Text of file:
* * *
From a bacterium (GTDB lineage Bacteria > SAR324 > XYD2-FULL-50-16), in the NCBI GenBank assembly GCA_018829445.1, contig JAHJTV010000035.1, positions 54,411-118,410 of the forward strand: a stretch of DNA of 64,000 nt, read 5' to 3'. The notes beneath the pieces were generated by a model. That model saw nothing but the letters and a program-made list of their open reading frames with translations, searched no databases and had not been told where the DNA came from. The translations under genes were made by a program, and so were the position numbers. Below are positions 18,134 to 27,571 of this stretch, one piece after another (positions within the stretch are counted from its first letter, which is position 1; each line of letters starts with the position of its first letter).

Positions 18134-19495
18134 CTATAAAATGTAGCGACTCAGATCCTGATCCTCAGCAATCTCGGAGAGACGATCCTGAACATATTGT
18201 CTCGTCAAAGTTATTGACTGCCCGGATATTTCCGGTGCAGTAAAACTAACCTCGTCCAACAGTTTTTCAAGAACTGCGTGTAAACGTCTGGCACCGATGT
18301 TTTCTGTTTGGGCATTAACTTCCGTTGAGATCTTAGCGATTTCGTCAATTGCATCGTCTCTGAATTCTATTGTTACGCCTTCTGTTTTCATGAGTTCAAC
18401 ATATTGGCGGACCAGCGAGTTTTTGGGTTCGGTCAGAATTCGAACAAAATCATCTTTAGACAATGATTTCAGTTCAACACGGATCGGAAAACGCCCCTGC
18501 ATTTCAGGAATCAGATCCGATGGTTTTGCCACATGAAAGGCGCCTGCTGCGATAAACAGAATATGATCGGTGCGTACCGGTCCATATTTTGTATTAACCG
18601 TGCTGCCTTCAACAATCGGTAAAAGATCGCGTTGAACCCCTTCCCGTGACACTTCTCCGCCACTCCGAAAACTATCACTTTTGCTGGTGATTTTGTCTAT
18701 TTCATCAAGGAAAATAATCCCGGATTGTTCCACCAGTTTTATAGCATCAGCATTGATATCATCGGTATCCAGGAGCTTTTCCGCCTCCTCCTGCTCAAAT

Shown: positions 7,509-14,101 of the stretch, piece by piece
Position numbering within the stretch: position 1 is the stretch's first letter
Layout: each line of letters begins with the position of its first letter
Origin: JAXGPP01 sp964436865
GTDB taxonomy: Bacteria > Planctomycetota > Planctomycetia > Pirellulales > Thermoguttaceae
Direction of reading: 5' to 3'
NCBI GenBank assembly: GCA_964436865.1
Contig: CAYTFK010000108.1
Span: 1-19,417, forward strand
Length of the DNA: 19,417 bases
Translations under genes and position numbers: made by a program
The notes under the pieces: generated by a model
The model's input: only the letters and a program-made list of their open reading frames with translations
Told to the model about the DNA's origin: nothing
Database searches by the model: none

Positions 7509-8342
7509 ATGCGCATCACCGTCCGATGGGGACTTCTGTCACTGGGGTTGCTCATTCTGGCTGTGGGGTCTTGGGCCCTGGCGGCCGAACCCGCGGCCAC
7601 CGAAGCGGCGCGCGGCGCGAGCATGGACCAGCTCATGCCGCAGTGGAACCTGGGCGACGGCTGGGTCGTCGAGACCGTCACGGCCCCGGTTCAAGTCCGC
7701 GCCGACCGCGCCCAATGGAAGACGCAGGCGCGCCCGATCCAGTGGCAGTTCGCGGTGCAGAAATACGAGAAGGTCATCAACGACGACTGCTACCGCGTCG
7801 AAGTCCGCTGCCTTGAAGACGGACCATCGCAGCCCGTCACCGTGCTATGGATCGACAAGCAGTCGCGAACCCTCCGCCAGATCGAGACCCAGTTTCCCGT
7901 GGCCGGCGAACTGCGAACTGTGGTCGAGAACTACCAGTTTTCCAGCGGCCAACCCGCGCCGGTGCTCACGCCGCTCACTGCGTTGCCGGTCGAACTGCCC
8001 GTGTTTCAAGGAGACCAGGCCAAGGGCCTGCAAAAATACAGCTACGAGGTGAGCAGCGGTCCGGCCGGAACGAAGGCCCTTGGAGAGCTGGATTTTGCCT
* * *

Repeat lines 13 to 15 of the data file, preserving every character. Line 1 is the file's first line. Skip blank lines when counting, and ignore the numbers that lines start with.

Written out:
Origin: JAXGPP01 sp964436865
GTDB taxonomy: Bacteria > Planctomycetota > Planctomycetia > Pirellulales > Thermoguttaceae
Direction of reading: 5' to 3'